Are there certain activities you do on your own to spark creativity? If you write fiction, do you model characters on people you know? If you write nonfiction, how do you work to tell the truth in compelling ways? Since you write poetry, do you lean to poems inspired by your own life, or do you tend to look out to the world for ideas?


Melissa: This an old chestnut, I know, but I find taking a long walk tends to loosen something in my mind—I’m not a person who makes notes on her phone, so often when I get home from a walk, I have to sit down at my desk and do some writing before an idea escapes me. Reading other folks’ poems—especially really, really good poems—is also a way to put me in the right mindset to make poems myself, perhaps because I’m thrilled again, as I was when I first encountered cummings, at the prospect that I might be able to make something beautiful myself. I find, too, that engaging with almost any form of art—film, music, visual art—sparks my own creativity.

My poems are, I’d say, a sort of alchemized version of things I’ve experienced; if my speaker isn’t me, she’s very like me, but poetry isn’t autobiography. It makes no contract with the reader vis-à-vis the facts, unlike nonfiction, which promises to be true, or fiction, which claims to be invented. The liminal space is so rich and so full of possibility, and I take advantage of it by drawing from memory, history, current events, and imagination in pursuit of something that rings true on an emotional level.


At what certain point in time did you officially begin to call yourself a writer and not an aspiring writer? How do you not let rejection get to you as a new writer in the field?


Melissa: I like this question—it really speaks to a kind of timidity folks often feel about declaring themselves writers, maybe because it’s not like you get a credential or a job and are suddenly, officially, a writer. You’re a lawyer, I guess, when you graduate law school, and you’re a teacher when you get hired by a school, but writers are mainly doing a self-directed kind of work that nobody pays them to do, at least for a long time. My guess is that a lot of people feel comfortable calling themselves writers only when they’ve achieved some measure of success—usually publication. And I’d say that’s true for me, too. I pursued two graduate degrees in poetry, and I don’t remember if I publicly referred to myself as a poet until my work started to appear in magazines. It didn’t feel entirely comfortable until my first chapbook came out, and it’s easier still now that I have a full-length collection in the world. And here’s something—you’re referred to in the writing world as an “emerging writer” if you have only one published book. I don’t mind that notion of emerging- finding my way, through my own long effort, to the surface, seeking air and light. I might feel like I’m doing it forever, to be honest. I’m cool with that.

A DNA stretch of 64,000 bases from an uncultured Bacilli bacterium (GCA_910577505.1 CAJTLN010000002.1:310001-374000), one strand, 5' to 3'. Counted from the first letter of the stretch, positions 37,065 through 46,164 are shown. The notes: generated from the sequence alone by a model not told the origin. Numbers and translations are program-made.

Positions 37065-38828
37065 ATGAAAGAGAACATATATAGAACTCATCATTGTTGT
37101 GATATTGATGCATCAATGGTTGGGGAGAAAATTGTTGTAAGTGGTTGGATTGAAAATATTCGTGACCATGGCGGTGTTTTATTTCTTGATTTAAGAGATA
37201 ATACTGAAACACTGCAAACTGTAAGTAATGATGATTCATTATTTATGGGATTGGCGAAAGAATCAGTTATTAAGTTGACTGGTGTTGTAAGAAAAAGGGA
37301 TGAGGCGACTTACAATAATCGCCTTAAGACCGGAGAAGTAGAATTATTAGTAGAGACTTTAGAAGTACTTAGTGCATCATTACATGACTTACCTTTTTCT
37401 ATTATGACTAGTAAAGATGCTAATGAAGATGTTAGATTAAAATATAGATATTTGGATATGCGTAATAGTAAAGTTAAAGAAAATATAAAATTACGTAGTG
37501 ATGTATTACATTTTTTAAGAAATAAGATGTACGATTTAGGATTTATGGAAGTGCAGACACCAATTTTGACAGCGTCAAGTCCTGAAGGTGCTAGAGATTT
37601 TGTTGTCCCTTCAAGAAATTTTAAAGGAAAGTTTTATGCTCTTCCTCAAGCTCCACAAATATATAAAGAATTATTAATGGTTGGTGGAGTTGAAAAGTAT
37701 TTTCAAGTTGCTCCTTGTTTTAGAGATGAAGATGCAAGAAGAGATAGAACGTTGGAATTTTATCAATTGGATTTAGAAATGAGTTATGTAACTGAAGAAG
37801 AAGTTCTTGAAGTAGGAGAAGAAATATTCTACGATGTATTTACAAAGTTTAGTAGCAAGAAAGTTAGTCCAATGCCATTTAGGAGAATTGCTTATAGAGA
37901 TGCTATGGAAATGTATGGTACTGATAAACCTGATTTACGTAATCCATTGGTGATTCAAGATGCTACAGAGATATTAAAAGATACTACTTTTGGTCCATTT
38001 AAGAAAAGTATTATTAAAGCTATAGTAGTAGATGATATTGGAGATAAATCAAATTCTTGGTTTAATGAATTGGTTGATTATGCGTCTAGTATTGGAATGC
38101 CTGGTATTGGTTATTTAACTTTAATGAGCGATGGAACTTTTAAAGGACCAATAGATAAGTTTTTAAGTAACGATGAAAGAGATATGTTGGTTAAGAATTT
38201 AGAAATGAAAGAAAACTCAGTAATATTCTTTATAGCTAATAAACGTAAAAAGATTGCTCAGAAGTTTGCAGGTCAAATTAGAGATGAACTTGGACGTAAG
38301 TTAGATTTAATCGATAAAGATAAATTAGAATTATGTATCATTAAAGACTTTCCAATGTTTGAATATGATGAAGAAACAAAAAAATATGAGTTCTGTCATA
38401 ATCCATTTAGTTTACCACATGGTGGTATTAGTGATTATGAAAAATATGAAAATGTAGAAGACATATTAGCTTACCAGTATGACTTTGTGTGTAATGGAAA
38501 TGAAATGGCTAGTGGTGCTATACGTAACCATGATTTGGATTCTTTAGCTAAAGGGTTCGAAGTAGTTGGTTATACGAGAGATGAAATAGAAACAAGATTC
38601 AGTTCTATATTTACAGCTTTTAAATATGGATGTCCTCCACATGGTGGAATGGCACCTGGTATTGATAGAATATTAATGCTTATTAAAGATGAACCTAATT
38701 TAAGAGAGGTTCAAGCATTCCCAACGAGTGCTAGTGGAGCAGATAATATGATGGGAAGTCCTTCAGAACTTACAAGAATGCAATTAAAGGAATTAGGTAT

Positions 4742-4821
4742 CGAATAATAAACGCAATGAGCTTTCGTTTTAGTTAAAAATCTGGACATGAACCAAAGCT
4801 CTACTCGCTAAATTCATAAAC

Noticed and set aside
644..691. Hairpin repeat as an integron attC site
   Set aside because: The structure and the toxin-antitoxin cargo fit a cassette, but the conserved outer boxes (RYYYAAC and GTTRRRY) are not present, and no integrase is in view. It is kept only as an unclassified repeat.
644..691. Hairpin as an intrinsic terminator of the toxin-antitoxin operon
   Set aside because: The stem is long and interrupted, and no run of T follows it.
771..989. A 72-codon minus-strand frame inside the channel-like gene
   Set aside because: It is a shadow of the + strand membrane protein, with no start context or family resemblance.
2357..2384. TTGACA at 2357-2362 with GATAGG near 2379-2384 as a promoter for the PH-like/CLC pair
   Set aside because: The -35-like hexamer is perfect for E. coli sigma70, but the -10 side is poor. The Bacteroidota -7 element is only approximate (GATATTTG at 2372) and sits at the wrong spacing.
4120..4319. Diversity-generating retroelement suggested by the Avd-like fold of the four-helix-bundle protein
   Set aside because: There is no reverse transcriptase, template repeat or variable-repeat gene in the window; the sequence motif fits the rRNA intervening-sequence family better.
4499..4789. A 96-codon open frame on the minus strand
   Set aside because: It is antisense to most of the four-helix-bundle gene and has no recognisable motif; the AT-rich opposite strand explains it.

That said, here’s what I’d recommend: you are a writer by virtue of the fact that you’re dedicatedly pursuing your craft, whatever that means for you. You’re a writer because you’ve decided to make writing central to your life—because you write.


You can purchase Dear Terror, Dear Splendor here at the University of Wisconsin Press